Appellant raises several claims of constitutional error, including a plethora of ineffective assistance of counsel claims. To establish an ineffective assistance of counsel claim, appellant must first demonstrate that the underlying claim is of arguable merit; then, that counsel's action or inaction was not grounded on any reasonable basis designed to effectuate Appellant's interest; and, finally, that but for the act or omission in question, the outcome of the proceedings would have been different. Commonwealth v. Douglas, 537 Pa. 588, 597, 645 A.2d 226, 230 (1994); Commonwealth v. Pierce, 515 Pa. 153, 527 A.2d 973 (1987). Appellant bears the burden of proving all three prongs of this standard. Commonwealth v. Baker, 531 Pa. 541, 562, 614 A.2d 663, 673 (1992). If it is clear that Appellant has not met the prejudice prong of the ineffectiveness standard, the claim may be dismissed on that basis alone and the court need not first determine whether the first and second prongs have been met. Strickland v. Washington, 466 U.S. 668, 697, 104 S.Ct. 2052, 2069-70, 80 L.Ed.2d 674 (1984).
Before we address Appellant's claims, we note that this is Appellant's second collateral attack. We have held that a "second or subsequent petition for post-conviction relief will not be entertained 'unless a strong prima facie showing is offered to demonstrate that a miscarriage of justice may have occurred.' " Commonwealth v. Szuchon 534 Pa. 483, 487, 633 A.2d 1098, 1099 (1993) (citing Commonwealth v. Lawson, 519 Pa. 504, 549 A.2d 107 (1988).) This standard is met if Appellant can "demonstrate either: (a) that the proceedings resulting in his conviction were so unfair that a miscarriage of justice occurred which no civilized society can tolerate; or (b) that he is innocent of the crimes charged." Szuchon 534 Pa. at 487, 633 A.2d at 1100. Since Appellant does not assert that he is innocent, relief will be granted only if he can establish that the proceedings below "were so unfair that a miscarriage of justice occurred which no civilized society can tolerate." It is with awareness of this standard that we proceed to consider Appellant's claims.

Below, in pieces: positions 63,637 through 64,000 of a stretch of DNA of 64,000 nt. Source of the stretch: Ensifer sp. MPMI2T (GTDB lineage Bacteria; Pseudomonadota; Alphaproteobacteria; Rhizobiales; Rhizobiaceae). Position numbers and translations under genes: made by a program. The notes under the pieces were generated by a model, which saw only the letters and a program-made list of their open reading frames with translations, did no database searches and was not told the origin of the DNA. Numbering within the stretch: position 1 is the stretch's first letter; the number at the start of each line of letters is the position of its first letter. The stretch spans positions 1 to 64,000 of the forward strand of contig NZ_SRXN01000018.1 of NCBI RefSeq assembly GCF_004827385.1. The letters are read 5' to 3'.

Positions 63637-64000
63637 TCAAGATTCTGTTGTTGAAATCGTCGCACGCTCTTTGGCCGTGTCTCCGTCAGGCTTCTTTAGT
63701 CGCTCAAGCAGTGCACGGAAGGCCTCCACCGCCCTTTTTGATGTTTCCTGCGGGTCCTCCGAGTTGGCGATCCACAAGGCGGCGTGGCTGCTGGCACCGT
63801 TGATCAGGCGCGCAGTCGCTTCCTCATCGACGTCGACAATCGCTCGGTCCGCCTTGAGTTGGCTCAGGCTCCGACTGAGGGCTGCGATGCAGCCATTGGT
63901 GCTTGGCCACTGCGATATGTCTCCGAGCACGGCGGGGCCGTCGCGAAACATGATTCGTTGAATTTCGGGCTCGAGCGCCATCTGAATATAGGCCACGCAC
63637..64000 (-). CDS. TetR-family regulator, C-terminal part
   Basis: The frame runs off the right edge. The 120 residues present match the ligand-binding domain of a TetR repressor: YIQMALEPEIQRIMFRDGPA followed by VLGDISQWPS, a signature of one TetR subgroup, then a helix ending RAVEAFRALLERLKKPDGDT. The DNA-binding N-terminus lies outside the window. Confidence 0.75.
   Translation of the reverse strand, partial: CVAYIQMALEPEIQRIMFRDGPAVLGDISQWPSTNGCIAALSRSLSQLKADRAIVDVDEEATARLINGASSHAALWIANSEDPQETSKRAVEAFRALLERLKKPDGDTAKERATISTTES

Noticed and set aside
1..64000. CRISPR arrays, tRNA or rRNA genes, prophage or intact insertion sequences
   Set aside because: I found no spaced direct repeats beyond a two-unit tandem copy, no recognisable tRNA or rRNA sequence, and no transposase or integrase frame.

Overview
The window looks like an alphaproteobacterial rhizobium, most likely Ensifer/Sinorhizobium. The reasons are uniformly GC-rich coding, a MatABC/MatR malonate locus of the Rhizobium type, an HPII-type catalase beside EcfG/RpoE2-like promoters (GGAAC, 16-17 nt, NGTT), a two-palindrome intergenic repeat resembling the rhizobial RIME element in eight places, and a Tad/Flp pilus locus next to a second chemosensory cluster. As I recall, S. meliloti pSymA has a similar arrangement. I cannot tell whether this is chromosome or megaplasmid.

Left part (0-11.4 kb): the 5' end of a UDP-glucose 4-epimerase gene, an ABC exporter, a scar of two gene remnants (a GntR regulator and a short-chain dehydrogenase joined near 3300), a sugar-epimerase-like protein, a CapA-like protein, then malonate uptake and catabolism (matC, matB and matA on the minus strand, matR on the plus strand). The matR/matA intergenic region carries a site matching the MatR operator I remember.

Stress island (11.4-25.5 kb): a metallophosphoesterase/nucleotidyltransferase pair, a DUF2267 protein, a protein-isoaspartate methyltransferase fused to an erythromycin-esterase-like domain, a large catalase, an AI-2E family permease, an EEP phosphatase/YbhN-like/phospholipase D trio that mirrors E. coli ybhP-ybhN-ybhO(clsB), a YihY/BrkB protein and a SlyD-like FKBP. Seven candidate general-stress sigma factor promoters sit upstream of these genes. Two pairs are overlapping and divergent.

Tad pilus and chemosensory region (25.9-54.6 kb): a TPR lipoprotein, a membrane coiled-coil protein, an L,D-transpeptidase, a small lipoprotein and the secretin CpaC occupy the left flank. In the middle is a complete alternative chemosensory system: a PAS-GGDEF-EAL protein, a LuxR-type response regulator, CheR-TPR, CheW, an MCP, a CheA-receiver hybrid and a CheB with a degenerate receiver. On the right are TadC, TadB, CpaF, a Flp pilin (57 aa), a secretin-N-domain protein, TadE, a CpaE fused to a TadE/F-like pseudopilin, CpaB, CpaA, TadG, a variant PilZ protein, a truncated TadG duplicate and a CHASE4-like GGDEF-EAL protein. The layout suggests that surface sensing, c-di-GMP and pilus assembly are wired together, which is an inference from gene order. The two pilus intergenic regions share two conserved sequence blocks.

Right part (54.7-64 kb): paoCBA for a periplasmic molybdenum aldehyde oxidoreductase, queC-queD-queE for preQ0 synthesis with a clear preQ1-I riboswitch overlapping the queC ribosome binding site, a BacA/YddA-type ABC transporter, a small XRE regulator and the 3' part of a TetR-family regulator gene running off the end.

Appellant alleges that there were errors at the guilt and sentencing phases of his trial, and that these errors (individually and cumulatively) made his trial "fundamentally unfair," such that he was denied due process in violation of the Fourteenth Amendment of the United States Constitution. See Lisenba v. People of the State of California, 314 U.S. 219, 236, 62 S.Ct. 280, 289-90, 86 L.Ed. 166 (1941). Appellant also raises numerous claims of ineffectiveness of counsel, many of which are linked with his due process claims.
HN I. Alleged Errors in the Guilt Phase of Travaglia I A. Issues Related to Evidence of the Nicholls Homicide
At the guilt phase of trial, Ricky Rutherford, a prosecution witness, testified as to criminal acts of Appellant and Lesko which were not included in the crimes charged at bar. These criminal acts centered on the abduction and eventual murder of William Nicholls, events which occurred a few days before Officer Miller was killed. On direct appeal, we found that this evidence was properly admitted to show that the motive and intent of Appellant and Lesko to kill Officer Miller was to avoid detection of the Nicholls murder. Travaglia I, 502 Pa. at 492-494, 467 A.2d at 296-298. Appellant now raises several issues related to the admission of evidence of the Nicholls murder.
Appellant pled guilty to second degree murder in Indiana County in relation to the Nicholls homicide.
First, Appellant alleges that the Commonwealth misled him into believing that it would not introduce evidence concerning the Nicholls murder. Appellant alleges he was thus deprived of effective voir dire because he did not ask potential jurors whether they would be prejudiced by this information; Appellant also alleges that because he was misled, he was unfairly surprised by Rutherford's testimony. These issues are meritless.
To support his contention that the Commonwealth misled him, Appellant focuses on comments made by Lesko's attorney and the district attorney at a pre-trial conference held on May 30, 1980. Appellant directs our attention to that portion of the record where Lesko's attorney stated that he had spoken "with the district attorney, shallowly, but it's apparently the position of the district attorney that each homicide [the Nicholls and Miller homicides] is to be the subject of a separate trial. There is no connection between — no legal connection between the various homicides." (Trans., May 30, 1980, at p. 28). The district attorney attempted to reply, but was interrupted by Appellant's counsel. The prosecutor then said:
MR. GEARY (district attorney): Well, unfortunately, the murder of Mr. Nicholls is not being tried with this case. However, a police officer was shot in the line of duty, and we think the fact that the defendants were in a stolen car and were carrying identification papers from the individual who owned the car (Mr. Nicholls) is relevant to the issue of motive and intent.